Friday, November 28, 2014

MIDDLETOWN ARTS... at First Church?

"The Sanctuary" at First Church of Christ, Congregational on
Court Street has a legal capacity of 895 persons. (click photos to enlarge)

Could the Sanctuary at one of Middletown's historic churches soon be hosting major arts and music events on a regular basis? 

That's the idea proposed by Trevor Davis, a member of the board of trustees of First Church of Christ, Congregational, at 190 Court Street. (Across from Klekolo coffee shop, next to Young's Printing.) Davis is also a local dealer in commercial real estate and long time musician.

Trevor Davis and Rev. Julia Burkey
On November 18th, he and church minister Rev. Julia Burkey presented the idea for "The MIDDLETOWN ARTS CENTER at First Church" to invited members of the city's arts community. 

Davis has taken the first steps to create a non-profit to organize and promote events in the historic space, with three stated goals: to bring more people and income to the church, to bring more people to downtown Middletown, and to assist local arts organizations by helping to coordinate events and then promoting them to the "downtown dining customers and arts audiences of Connecticut."

It wouldn't be the first time the church's main space, called the sanctuary, has been used as an arts venue. Davis produced a sold-out show by the famed Paul Winter Consort there in the 1980's. More recently, singer-songwriter (and '89 Wesleyan grad) Dar Williams, and The Slambovian Circus of Dreams performed there during the Middnight On Main celebrations.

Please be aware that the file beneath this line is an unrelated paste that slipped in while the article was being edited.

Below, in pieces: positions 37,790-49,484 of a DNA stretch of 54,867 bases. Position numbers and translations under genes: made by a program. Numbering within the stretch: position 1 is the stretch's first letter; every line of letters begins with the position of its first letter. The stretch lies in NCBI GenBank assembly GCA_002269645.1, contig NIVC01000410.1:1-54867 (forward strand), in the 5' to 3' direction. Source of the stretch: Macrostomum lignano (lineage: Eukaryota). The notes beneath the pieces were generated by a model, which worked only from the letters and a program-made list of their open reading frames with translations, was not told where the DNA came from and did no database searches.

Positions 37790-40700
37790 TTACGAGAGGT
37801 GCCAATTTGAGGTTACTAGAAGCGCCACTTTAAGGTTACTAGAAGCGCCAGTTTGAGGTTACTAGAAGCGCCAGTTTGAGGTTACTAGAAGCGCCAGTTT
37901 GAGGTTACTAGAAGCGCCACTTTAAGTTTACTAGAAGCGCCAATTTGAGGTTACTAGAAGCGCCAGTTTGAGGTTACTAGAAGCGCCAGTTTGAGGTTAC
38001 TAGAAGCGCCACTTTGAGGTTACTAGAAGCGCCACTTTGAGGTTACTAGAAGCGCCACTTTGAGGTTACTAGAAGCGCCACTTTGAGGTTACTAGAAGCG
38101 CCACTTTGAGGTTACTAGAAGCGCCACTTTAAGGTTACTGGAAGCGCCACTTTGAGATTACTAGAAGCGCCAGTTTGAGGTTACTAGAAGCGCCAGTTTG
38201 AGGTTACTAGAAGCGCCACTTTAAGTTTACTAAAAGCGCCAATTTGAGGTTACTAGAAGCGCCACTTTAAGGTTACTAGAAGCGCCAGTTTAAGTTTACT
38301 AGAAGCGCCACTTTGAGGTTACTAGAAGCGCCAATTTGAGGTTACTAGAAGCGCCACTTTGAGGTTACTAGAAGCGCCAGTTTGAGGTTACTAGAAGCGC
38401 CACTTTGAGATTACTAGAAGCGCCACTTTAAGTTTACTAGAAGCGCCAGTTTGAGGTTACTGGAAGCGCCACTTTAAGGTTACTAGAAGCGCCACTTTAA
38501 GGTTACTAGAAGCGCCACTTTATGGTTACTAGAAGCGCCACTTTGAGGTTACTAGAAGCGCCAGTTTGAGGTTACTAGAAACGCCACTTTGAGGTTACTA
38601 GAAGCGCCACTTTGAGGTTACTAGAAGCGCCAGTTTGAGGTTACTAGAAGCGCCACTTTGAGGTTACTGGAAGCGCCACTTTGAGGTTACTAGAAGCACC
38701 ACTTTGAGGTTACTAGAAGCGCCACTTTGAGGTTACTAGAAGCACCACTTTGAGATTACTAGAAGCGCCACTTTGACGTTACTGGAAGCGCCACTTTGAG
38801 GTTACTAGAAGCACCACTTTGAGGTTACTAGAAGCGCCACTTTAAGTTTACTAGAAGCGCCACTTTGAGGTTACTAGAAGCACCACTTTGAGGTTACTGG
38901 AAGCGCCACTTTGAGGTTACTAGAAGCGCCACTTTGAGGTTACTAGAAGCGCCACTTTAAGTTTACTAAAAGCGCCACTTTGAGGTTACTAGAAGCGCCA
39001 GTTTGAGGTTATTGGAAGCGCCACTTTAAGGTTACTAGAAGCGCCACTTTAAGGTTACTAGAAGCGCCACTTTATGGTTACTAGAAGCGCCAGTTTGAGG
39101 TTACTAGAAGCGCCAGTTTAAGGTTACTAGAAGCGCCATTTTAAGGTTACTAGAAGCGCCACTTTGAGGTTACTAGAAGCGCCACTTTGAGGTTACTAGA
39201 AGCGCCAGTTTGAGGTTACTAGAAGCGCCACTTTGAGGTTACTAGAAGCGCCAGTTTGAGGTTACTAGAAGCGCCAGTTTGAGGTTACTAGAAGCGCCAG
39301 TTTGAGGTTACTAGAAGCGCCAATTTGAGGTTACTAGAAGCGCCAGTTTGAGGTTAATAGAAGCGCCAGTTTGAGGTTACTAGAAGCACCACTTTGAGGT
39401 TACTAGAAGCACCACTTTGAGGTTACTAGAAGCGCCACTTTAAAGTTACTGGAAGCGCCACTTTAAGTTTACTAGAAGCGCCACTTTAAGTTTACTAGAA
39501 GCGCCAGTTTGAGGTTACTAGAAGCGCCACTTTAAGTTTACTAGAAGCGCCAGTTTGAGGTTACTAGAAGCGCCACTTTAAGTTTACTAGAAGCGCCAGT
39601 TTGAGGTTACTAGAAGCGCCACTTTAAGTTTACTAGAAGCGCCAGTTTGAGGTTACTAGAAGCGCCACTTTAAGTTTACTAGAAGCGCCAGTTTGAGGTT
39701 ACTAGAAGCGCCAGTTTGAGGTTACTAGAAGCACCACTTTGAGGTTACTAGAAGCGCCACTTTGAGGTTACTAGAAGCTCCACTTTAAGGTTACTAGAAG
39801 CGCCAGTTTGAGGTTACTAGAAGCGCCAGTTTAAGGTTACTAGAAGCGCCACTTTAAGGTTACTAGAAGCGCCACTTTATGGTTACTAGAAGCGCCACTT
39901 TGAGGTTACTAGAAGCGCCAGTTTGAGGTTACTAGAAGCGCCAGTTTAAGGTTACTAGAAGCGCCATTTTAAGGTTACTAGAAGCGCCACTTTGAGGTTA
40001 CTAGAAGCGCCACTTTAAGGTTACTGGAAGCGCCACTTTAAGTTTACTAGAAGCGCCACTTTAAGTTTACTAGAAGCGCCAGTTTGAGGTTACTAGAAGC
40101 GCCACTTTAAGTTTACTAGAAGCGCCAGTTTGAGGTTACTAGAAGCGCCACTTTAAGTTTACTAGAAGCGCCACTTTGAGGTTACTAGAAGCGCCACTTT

Davis told the audience that "too things many seemed perfect" once he conceived the idea. Built in 1872, the church sits just off Main Street, directly across from the city's largest parking garage. The seating capacity is listed at 895. (Hartford's new Infinity Hall seats 500.)

Guitarist Stephen Nystrup of New Haven showed off the hall's famed acoustics with a performance. Davis then opened up the floor to questions and comments. 

There were many. Most of the attendees were supportive, agreeing that such a venue would create a downtown attraction beyond Main Street's well-known restaurants, and one that could be symbiotic with them. 

Questions abounded: Should the organization and location try to develop a niche, maybe folk music? Would there be alcohol at performances? Sold or BYOB? Could an updated PA system be installed? How 'edgy' could performances be? Would there be pushback from the church about the content of the art? "Maybe not 'Oh! Calcutta!'" said Carolyn Kirsch of the Vintage Players troupe. "But what if we wanted to produce 'Agnes of God'?  Davis said he saw little chance of any conflict. "We're UCC - pretty much the most liberal denomination around." Rev. Burkey said "The fullness of being Human is welcome in this space."

How soon before the group could host its first event remains an open question. Davis said a small preliminary board has been created. "This will be a long range project to build a sustainable, vibrant organization to enhance the Middletown arts community, and contribute to the economic development of our great small city on the Connecticut River."


Anonymous said...

"Oh! Calcutta!" would be perfect for the space.

Anonymous said...

Take a look at what Bruce John (former owner of The Shaboo Inn in Willimantic) has done with The Bread Box.
A beautiful music venue, held in a church, that supports the needy in the community.